When it comes to Syria, peacemakers and interventionists agree on one thing: The cancellation of talks between Barack Obama and Vladimir Putin bodes poorly for ordinary people trapped in a horrific civil war.
On the eve of a cabinet-level meeting between Russia and the United States, the White House is taking heat from all sorts of Syria-minded activists for refusing to engage with the Kremlin at the highest levels. U.S. officials say prospects of producing any agreements with Putin were already slim; so why reward him with a photo-op? But activists say the costs of not engaging are too high.
"Lack of communication will make the situation on the ground worse, not better," Dan Layman, director of media relations at the Syrian Support Group, tells The Cable. Layman’s group wants Obama to confront Putin on his stonewalling at the United Nations and delivery of helicopters, tanks and missiles to the Assad regime. He also wouldn’t mind if Washington threw the rebels a missile or two. Better yet: a No Fly Zone.
But other activists want nothing do with weapons. They’d like both powers to pressure Syria into allowing aid groups broader access to the 6.8 million people the United Nations says are in need of humanitarian assistance in the region. Despite an agenda that’s very different from the hawkish Syrian Support Group, the frustration is the same: We need Obama at the table.
"President Obama’s failure to prioritize a meeting with President Putin to discuss peace in Syria was a reckless move," said Shannon Scribner, Oxfam America’s humanitarian policy manager. "We encourage presidents Obama and Putin to drop the political theater and, instead, demonstrate leadership in search of ending the bloodshed in Syria."
But on Thursday, White House Press Secretary Jay Carney poured cold water on the idea that a meeting between Putin and Obama would accomplish anything. "Summits of leaders tend to be designed around making progress on significant issues," Carney told reporters. "And we had not seen that progress sufficiently on a range of issues to merit a summit."
At her briefing, State Department spokeswoman Jen Psaki said Obama’s entire national security staff was on the same page. "There was unanimous support for the decision not to – within the National Security Council not to hold the summit," she said. "The point was made – and this is one the Secretary definitely agrees with – is that … we were not at the point in our progress on a number of these issues where a summit at the presidential level was the most constructive step."
To Oxfam’s Noah Gottschalk, that’s simply unacceptable, given the need to bring the Syrian opposition and the Assad regime together for peace talks in Geneva. "Putin and Obama meeting wouldn’t have solved everything, but it could’ve gotten the ball rolling towards meaningful talks," he said, calling from the Beirut international airport. "People in the region were hopeful. They saw it as important opportunity for high-level discussions. But what they got is a decision to put petty politics over the lives of Syrians."
At the same time, administration officials reject the idea that only heads of state can somehow work toward a peace conference. Not only will Secretary of State John Kerry and Defense Secretary Chuck Hagel bring up Syria with their Washington counterparts in Washington on Friday, but lower-level officials will work toward peace talks as well. "Ambassador Ford is in Paris today and tomorrow," said Psaki at Thursday’s press briefing. "He’s meeting with members of the Syrian opposition to discuss the prospects of a Geneva conference. We remain committed to helping Syrians negotiate a political settlement along the lines of the June 2012 Geneva communique."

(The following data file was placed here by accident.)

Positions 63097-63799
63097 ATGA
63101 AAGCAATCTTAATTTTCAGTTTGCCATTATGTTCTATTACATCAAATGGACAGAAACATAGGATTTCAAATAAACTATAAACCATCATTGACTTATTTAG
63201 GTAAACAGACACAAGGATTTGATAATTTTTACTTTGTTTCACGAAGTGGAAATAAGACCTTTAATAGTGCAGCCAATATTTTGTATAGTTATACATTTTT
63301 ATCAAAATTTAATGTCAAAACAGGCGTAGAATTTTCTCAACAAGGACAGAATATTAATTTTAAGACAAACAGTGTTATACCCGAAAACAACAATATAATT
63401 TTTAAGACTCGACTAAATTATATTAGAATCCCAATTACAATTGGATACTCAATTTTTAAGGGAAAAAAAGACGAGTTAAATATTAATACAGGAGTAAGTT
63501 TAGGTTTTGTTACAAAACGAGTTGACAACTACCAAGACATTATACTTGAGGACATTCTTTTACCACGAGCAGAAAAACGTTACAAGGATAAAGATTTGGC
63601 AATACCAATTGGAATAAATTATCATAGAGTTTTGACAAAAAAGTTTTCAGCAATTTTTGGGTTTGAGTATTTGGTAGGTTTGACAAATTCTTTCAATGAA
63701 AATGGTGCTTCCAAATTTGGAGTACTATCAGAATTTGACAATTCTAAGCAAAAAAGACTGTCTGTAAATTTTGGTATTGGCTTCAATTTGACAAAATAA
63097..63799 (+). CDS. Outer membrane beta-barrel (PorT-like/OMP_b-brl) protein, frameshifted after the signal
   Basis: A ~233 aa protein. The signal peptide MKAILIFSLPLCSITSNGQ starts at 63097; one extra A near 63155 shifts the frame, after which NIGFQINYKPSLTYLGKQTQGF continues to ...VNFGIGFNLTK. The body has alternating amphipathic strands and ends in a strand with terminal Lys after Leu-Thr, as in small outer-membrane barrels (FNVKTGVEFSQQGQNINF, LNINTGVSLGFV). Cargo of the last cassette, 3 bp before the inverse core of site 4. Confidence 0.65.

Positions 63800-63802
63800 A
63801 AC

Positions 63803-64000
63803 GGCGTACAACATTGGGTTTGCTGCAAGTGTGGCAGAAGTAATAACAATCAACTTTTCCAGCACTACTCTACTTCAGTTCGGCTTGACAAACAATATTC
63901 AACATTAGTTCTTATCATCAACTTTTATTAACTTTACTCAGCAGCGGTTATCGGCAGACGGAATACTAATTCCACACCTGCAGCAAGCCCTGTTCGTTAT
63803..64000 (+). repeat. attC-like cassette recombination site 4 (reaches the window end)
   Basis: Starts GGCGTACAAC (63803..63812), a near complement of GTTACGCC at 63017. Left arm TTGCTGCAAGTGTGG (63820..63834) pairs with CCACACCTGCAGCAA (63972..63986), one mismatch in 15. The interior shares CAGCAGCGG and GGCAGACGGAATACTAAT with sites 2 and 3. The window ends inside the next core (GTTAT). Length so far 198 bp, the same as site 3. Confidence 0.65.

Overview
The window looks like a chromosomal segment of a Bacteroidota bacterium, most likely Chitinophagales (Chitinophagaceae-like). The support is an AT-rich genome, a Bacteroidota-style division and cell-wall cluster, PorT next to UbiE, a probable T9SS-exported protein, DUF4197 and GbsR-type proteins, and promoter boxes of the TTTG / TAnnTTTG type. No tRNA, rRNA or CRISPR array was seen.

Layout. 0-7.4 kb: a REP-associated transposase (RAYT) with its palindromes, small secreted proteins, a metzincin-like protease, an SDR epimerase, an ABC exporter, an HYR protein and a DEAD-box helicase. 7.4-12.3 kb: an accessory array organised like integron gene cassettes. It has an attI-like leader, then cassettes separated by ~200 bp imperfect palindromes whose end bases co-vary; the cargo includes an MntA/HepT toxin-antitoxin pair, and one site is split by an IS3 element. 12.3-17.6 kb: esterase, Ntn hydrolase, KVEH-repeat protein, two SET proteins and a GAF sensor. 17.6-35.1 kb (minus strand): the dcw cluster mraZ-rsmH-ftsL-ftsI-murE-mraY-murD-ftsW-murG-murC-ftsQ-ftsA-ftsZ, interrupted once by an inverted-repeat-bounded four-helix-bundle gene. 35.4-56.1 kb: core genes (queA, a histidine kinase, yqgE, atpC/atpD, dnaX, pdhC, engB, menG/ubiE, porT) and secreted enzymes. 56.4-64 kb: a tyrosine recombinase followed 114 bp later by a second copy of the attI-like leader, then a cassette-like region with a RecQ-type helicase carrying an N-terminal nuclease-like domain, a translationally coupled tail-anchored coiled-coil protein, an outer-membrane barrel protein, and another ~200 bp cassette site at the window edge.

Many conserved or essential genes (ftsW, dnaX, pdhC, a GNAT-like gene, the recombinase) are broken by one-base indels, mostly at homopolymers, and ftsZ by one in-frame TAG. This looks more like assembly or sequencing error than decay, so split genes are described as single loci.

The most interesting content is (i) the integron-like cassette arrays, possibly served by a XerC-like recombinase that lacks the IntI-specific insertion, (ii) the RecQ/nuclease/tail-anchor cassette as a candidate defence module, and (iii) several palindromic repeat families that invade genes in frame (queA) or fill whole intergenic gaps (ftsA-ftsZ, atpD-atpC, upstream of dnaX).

But for the activists, the protracted nature of the conflict is proof enough that the crisis calls for top-level engagement. "Sure, they’re not going to forge an immediate solution, but right now, we’re just going backwards," said Gottschalk.
Josh Rogin covers national security and foreign policy and writes the daily Web column The Cable. His column appears bi-weekly in the print edition of The Washington Post. He can be reached for comments or tips at firstname.lastname@example.org.
Previously, Josh covered defense and foreign policy as a staff writer for Congressional Quarterly, writing extensively on Iraq, Afghanistan, Guantánamo Bay, U.S.-Asia relations, defense budgeting and appropriations, and the defense lobbying and contracting industries. Prior to that, he covered military modernization, cyber warfare, space, and missile defense for Federal Computer Week Magazine. He has also served as Pentagon Staff Reporter for the Asahi Shimbun, Japan's leading daily newspaper, in its Washington, D.C., bureau, where he reported on U.S.-Japan relations, Chinese military modernization, the North Korean nuclear crisis, and more.
A graduate of George Washington University's Elliott School of International Affairs, Josh lived in Yokohama, Japan, and studied at Tokyo's Sophia University. He speaks conversational Japanese and has reported from the region. He has also worked at the House International Relations Committee, the Embassy of Japan, and the Brookings Institution.
Josh's reporting has been featured on CNN, MSNBC, C-Span, CBS, ABC, NPR, WTOP, and several other outlets. He was a 2008-2009 National Press Foundation's Paul Miller Washington Reporting Fellow, 2009 military reporting fellow with the Knight Center for Specialized Journalism and the 2011 recipient of the InterAction Award for Excellence in International Reporting. He hails from Philadelphia and lives in Washington, D.C.| The Cable |